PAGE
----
One of the challenges in developing wind power is how to store energy generated during off-peak hours. A UWindsor engineering professor’s research into a unique solution will be the focus of a lead segment on tonight’s edition of Daily Planet on the Discovery Channel.
A six-minute segment during the Inventor’s Column portion of the show will highlight a system being tested by Rupp Carriveau, an associate professor in civil and environmental engineering; it was developed by representatives from Hydrostor, his Toronto-based industry partner.
“It’s one of our lead pieces, so we’re really excited about it,” said Noah Zatzman, a publicist for Discovery, who noted that it will also be promoted during CTV’s national newscast when hosts discuss what viewers can expect to see when they tune in to the show.
A production crew from the show spent about 13 hours on a barge in late September with Dr. Carriveau and Hydrostor president Cam Lewis obtaining footage of the installation of a full-scale model of the underwater energy storage system.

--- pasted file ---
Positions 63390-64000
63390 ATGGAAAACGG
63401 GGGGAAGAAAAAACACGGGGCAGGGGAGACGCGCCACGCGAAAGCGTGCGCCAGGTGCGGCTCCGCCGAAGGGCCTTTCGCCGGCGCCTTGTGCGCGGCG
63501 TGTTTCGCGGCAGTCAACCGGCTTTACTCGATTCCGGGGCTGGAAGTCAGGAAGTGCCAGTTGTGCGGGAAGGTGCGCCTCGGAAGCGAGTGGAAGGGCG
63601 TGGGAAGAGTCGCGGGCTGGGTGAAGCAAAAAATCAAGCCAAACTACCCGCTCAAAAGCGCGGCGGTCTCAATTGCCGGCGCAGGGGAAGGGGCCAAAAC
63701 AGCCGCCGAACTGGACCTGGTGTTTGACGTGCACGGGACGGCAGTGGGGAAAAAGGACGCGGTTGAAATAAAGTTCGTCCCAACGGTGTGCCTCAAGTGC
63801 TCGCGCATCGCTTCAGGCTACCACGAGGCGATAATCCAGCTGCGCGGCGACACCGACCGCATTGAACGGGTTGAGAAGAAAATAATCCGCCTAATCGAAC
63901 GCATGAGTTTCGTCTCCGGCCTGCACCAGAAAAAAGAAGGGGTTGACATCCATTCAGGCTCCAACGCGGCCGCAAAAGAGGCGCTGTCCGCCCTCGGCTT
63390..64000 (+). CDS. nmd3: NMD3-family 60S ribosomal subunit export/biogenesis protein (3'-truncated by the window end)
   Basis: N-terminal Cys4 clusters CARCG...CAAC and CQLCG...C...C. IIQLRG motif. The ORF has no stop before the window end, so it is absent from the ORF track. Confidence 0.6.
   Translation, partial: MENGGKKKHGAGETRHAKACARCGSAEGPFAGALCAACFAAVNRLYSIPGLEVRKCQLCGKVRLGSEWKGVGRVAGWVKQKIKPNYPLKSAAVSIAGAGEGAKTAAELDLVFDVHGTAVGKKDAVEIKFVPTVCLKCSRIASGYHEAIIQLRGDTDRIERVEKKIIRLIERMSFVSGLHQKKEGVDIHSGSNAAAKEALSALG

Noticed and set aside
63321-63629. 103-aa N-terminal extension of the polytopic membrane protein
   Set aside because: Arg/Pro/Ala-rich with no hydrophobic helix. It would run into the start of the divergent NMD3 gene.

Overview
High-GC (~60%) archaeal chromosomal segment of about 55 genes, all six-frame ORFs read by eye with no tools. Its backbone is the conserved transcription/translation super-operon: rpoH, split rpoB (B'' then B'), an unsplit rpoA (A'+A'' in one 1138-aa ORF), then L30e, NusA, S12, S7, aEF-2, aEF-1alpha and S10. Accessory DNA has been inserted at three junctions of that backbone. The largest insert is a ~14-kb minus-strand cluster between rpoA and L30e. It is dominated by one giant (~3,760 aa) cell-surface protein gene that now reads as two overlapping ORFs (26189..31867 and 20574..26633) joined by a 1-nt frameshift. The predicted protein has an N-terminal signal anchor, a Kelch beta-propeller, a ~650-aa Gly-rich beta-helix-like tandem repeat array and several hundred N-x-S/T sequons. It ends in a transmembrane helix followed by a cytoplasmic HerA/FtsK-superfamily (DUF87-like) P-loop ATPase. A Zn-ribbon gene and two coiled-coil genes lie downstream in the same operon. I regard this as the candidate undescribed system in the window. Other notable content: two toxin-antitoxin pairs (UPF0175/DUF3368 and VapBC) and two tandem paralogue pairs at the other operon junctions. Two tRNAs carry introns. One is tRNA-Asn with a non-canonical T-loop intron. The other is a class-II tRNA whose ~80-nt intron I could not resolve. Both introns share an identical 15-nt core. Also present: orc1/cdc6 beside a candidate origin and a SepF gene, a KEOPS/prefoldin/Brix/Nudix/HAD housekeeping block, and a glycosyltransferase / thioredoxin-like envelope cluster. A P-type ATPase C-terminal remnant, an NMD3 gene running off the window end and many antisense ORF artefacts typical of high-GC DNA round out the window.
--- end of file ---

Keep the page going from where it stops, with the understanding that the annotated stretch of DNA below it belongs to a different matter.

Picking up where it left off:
In that system, energy generated by turbines that spin when electricity isn’t in demand would be converted into compressed air and stored in large marine salvage bags moored to the bottom of the lake. When that energy is required, the compressed air would be released to the surface through hoses, regenerated back into electricity for sale to the power grid.
Carriveau and his team were brought in to test the feasibility of the system. Earlier this year, they tested small-scale model of it in the St. Denis Centre swimming pool before testing a full-sized model of it in September in Lake Ontario just off the Leslie Spit in Toronto’s east end.
The television crew consisted of a producer, a sound engineer, and a trained diver who obtained underwater shots of the system as it was being installed.
“You should see the footage he got,” said Carriveau. “It’s unreal.”
Shelley Ayres, a Discovery employee who produced the piece, said it really reflects the difficulties that inventors and researchers often face when testing complex systems such as this one.
“The piece is essentially a snapshot of that day and the challenges they faced,” she said.
Daily Planet airs on the Discovery Channel (35 on Cogeco cable, 520 on Bell Satellite) weekdays at 7 p.m. and 11 p.m. The episode will also be available for viewing on the show’s Web site tomorrow.